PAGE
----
Poster Session B, Sunday, March 24, 8:00 – 10:00 am, Pacific Concourse
Reinstatement of mental context facilitates retrieval of extinction memories
Augustin C. Hennings1, Mason McClay1, Jarrod A. Lewis-Peacock1, Joseph E. Dunsmoor1; 1The University of Texas at Austin
Following fear conditioning, extinction learning introduces competition between fear and extinction memories (Bouton, M. E., 2002). The expression of extinction is contextually specific, whereas fear generalizes to novel contexts (Maren et al., 2013). Neurally, the acquisition and expression of extinction is regulated by a circuit including the ventro-medial prefrontal cortex (vmPFC), however many neuroimaging studies fail to observe vmPFC activity during extinction tests (Quirk & Mueller, 2008; Fullana et al., 2018). Recent models of human episodic memory emphasize mental context as an important factor for successful encoding and retrieval (Sederberg et al., 2008). Here, we hypothesized that reinstatement of mental context from extinction learning will facilitate the retrieval of extinction memories in a novel context. However, we did not expect to find this for patients with post-traumatic stress disorder (PTSD), a condition associated with deficits in contextual processing. One day after Pavlovian conditioning and extinction, healthy controls (N=20) and PTSD patients (N=20) were tested for fear renewal, and we used fMRI pattern classification to quantify the reinstatement of mental context from extinction learning using a “context-tagging” procedure (Gershman et al., 2013). In healthy controls, greater extinction context reinstatement was associated with better retrieval of extinction memories (i.e., fewer threat responses to CS+ items). There was no such relationship in the PTSD group. Moreover, our context reinstatement measures were significantly correlated with fMRI activity in the canonical extinction circuit, including vmPFC. These results show that context reinstatement helps resolve competition between fear and safety, but not for patients with PTSD.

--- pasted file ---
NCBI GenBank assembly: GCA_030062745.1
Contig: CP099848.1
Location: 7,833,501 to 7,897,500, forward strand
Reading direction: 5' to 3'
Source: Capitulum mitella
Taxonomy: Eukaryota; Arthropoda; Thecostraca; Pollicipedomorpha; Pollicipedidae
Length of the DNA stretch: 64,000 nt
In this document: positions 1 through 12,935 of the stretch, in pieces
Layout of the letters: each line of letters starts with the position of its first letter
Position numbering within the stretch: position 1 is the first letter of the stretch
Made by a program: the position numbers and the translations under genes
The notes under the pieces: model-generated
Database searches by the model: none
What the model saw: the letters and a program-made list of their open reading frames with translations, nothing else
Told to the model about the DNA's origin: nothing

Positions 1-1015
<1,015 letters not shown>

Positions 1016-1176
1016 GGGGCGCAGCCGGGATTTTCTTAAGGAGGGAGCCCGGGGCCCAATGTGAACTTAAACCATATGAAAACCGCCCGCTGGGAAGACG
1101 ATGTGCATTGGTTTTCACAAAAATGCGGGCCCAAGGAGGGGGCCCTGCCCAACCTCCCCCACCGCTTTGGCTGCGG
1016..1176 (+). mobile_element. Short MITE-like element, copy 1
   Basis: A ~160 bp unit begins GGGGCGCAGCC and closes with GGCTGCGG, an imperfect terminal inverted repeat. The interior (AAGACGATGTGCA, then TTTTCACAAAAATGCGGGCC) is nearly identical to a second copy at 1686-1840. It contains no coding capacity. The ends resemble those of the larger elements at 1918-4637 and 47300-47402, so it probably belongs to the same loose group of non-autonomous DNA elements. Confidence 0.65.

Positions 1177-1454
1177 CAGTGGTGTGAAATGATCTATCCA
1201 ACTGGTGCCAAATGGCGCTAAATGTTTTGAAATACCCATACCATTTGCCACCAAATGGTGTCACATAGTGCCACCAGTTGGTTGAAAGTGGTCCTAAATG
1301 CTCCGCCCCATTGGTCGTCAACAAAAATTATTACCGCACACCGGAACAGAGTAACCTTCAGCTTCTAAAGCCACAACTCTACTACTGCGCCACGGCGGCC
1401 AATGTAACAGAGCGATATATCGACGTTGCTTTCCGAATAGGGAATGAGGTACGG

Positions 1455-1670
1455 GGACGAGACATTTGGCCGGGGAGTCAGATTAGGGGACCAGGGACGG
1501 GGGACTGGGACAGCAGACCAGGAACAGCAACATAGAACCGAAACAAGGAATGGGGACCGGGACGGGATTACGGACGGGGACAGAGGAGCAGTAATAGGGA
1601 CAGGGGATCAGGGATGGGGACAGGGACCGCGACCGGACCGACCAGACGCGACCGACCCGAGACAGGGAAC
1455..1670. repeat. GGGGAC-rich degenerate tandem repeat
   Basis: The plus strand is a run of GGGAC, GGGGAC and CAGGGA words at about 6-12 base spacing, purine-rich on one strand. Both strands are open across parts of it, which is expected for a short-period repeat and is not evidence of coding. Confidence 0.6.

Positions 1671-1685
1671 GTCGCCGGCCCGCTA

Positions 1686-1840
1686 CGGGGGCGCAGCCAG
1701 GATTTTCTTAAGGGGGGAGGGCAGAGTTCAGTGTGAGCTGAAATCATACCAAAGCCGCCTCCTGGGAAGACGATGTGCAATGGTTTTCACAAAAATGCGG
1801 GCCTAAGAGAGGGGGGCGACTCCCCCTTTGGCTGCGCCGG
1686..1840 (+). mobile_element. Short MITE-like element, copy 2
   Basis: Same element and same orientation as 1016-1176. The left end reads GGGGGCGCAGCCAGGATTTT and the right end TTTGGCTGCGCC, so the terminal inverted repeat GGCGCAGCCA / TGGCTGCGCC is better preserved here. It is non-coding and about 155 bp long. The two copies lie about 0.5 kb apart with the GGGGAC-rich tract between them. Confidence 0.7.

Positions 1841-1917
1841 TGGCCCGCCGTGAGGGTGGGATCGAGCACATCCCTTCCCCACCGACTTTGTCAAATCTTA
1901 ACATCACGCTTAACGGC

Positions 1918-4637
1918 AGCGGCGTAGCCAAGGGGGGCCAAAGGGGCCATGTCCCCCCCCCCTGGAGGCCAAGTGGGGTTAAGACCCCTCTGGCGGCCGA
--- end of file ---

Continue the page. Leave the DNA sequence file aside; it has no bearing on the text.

Topic Area: EMOTION & SOCIAL: Emotion-cognition interactions